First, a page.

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Bangui archbishop recounts horror of Central Africa killings

FILE PHOTO: Archbishop of Bangui, Cardinal Dieudonne Nzapalainga

Bangui, Central African Republic | AFP | The Archbishop of Bangui, Cardinal Dieudonne Nzapalainga, Monday recounted the horrors of weeks of violence which left some 60 dead in the Central African Republic region of Alindao.

“I went to see my dead brothers — they were burned like beasts,” Cardinal Nzapalainga told a news conference in Bangui.

“They burned, burned, set alight children, old people — they were burned, burned to a cinder,” he told a gathering of both Christian and Muslim dignitaries.

“People have lost everything. I saw people scratching at the soil for the remains of torched rice,” added Nzapalainga in a first-hand account of the aftermath of unrest in the violence-racked country.

Violence flared when armed groups attacked the central town on November 15.

An internal UN report last week put the death toll at at least 60 after clashes between Christian militiamen, known as anti-Balaka, and the Union for Peace in CAR (UPC) Muslim militia.

“Have we not elected our leaders to defend us? How did we get here?” asked the cardinal.

“What have we done to deserve this? These are the questions the people are asking” in Alindao.

Last Friday, the head of the UN mission in the country conceded it was impossible for the few dozen peacekeepers stationed in the area to prevent attacks which national assembly president Laurent Ngon Baba said killed “at least 100” people.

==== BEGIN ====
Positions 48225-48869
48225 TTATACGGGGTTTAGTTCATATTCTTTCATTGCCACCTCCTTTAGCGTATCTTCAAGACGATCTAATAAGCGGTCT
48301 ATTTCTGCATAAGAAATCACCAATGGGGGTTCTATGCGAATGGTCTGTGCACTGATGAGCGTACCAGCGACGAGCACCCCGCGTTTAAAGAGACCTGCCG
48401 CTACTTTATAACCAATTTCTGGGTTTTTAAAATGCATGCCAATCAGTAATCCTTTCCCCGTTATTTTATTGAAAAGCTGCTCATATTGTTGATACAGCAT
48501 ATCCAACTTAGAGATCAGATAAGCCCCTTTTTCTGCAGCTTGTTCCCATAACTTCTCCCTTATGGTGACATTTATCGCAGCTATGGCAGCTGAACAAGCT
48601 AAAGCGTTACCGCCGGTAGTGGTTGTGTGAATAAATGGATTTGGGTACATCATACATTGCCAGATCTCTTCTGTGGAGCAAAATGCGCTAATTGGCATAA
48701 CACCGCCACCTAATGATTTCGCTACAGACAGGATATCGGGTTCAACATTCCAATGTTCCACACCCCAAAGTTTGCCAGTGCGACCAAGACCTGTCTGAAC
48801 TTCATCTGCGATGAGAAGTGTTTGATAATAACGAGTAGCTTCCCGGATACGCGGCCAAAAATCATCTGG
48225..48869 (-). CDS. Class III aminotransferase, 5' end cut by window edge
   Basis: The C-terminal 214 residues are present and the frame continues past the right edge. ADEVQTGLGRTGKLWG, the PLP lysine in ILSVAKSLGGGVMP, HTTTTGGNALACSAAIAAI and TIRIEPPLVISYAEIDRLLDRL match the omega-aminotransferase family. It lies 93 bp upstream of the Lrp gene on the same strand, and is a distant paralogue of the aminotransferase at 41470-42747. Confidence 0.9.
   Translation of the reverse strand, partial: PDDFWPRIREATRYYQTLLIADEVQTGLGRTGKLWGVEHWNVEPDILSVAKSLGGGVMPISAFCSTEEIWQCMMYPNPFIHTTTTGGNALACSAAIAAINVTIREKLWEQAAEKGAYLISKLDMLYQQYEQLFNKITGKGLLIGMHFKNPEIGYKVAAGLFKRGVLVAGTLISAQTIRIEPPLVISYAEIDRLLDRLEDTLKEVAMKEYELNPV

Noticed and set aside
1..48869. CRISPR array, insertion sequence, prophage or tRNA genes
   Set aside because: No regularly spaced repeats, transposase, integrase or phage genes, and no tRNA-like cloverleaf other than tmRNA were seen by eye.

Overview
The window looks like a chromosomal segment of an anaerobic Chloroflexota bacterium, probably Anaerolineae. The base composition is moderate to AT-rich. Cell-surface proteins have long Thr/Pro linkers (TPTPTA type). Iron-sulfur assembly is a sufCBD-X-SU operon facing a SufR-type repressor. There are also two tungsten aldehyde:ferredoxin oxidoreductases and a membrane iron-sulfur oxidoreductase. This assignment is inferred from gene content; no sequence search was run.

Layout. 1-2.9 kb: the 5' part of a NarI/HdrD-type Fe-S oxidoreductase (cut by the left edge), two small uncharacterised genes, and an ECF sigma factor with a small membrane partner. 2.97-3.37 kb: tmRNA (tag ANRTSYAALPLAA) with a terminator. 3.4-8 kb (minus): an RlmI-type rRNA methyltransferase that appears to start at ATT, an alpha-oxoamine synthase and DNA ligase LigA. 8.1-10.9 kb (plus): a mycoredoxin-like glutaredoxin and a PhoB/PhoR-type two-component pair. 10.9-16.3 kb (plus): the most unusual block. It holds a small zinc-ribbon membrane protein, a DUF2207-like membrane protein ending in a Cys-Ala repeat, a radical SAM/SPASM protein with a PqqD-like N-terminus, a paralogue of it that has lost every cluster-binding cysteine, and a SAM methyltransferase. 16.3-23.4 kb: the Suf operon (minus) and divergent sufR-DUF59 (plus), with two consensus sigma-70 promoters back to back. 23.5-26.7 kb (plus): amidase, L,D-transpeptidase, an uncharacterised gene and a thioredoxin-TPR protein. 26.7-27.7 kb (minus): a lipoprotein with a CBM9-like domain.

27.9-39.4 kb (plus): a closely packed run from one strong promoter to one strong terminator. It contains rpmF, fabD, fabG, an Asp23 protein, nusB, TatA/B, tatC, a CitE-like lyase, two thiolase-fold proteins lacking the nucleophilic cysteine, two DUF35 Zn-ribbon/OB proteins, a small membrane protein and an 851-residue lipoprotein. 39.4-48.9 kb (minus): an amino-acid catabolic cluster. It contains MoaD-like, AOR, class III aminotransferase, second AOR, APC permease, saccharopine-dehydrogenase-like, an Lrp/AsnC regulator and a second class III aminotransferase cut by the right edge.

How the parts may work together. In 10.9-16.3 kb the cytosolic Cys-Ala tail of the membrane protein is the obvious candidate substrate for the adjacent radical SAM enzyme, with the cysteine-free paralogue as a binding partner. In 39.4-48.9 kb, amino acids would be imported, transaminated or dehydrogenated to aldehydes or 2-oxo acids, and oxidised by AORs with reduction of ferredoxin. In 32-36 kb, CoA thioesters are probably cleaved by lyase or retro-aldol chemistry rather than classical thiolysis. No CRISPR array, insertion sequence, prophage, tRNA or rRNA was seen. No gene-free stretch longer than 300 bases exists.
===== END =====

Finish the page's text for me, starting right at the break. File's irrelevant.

For Nzapalainga,” it cannot be that one traipses through the blood of Central Africans to be a minister or to enrich oneself. But alas, this is what is happening.”

The bishop of the western town of Bossangoa, Nestor-Desire Nongo Aziagbia, warned Monday’s gathering that “we are being pushed towards a religious war” and deplored any suggestion that “the church just protects Christians from Muslims.”

Aziagbia firmly rejected any idea that Catholic parishes should be considered as refuges for anti-balaka militia or priests as protectors of such groups.

– ‘Taking pictures’ –

With the northwestern region of Batangafo also having seen recent violent clashes Aziagbia went as far as to suggest there had been either inaction or even collusion between perpetrators of violence and the UN mission MINUSCA.

“When the (militia) were setting fires and killing in Batangafo and stealing from the civilian population the Pakistani contingent of MINUSCA contented themselves with merely taking pictures,” the bishop alleged.

“Similar witness accounts have reached us from Alindao,” he added, pointing the finger at the “Mauritian contingent,” which he alleged had simply stood by “smiling”.

One of the world’s poorest countries, the CAR spiralled into bloodshed after longtime leader Francois Bozize was overthrown in 2013 by a predominantly Muslim rebel alliance called the Seleka.

Much of the countyry remains in thrall to violent militia groups.

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